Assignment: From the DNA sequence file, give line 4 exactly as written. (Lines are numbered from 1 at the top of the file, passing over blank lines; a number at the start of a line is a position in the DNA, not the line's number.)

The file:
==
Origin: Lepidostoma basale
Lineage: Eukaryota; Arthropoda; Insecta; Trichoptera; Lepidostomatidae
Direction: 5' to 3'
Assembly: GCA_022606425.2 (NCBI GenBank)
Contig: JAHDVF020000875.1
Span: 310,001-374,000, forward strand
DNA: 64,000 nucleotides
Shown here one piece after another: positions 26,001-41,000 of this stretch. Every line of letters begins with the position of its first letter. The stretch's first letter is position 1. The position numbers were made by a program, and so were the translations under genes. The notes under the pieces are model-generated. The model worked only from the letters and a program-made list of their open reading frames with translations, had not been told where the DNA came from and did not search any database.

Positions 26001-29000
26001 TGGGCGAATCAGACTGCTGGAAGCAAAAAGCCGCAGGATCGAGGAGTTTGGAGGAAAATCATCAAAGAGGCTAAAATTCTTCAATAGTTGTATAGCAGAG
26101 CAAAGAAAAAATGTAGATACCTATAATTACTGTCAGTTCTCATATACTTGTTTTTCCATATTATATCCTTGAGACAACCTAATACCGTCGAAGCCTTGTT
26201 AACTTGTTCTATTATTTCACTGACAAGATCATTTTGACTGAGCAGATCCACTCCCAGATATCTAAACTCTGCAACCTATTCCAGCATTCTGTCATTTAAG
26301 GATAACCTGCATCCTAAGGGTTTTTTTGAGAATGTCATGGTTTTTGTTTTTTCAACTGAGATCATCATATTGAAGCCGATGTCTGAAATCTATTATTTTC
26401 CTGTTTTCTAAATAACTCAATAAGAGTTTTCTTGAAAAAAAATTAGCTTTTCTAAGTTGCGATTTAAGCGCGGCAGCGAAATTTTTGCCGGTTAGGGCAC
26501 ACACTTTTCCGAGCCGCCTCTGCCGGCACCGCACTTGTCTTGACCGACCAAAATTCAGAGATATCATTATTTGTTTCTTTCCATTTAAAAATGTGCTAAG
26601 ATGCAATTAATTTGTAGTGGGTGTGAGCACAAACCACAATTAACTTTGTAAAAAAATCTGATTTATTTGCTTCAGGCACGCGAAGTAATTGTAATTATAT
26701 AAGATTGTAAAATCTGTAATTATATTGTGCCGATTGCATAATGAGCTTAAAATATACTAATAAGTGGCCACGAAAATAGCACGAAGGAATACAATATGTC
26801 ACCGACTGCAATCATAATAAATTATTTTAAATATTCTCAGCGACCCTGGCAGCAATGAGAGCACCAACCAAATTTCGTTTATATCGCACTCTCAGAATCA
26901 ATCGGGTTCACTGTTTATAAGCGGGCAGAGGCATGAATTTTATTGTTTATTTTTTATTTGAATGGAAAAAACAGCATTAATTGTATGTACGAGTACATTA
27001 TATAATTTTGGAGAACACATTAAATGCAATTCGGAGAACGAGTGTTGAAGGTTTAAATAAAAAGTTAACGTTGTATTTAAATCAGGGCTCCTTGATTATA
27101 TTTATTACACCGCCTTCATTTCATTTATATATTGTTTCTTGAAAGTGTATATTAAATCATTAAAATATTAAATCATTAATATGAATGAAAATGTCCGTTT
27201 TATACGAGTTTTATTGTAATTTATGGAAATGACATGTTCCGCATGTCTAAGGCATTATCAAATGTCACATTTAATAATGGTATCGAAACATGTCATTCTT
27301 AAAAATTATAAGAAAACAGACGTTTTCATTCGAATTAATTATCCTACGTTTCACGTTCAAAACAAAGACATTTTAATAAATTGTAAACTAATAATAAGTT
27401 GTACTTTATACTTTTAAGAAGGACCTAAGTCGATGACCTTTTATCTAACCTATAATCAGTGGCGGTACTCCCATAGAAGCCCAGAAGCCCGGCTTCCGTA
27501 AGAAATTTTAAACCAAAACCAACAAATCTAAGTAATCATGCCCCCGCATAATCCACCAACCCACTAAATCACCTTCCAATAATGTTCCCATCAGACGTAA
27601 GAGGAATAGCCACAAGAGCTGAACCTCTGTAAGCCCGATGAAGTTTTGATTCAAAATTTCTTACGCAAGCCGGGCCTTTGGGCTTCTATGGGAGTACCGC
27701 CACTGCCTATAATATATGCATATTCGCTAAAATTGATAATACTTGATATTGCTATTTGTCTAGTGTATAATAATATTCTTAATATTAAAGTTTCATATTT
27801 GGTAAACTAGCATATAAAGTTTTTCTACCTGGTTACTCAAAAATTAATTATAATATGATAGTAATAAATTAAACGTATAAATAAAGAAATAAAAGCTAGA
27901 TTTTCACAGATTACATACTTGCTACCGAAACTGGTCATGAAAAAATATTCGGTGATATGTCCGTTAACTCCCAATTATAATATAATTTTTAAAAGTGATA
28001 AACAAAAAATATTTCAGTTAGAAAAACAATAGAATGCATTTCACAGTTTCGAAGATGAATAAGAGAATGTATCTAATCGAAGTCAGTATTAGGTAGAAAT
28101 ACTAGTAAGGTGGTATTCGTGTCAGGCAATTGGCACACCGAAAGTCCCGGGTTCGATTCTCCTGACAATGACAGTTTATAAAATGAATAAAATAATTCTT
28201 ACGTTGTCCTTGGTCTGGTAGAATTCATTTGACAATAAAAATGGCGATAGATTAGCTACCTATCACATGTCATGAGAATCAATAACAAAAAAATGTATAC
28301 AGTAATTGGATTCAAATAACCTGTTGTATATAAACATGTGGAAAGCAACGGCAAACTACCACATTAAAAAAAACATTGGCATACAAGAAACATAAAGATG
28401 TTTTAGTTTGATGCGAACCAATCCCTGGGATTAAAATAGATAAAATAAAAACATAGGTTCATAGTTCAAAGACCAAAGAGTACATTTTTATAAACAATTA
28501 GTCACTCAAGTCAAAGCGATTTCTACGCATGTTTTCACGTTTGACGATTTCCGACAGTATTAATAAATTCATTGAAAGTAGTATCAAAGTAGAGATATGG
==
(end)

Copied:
Assembly: GCA_022606425.2 (NCBI GenBank)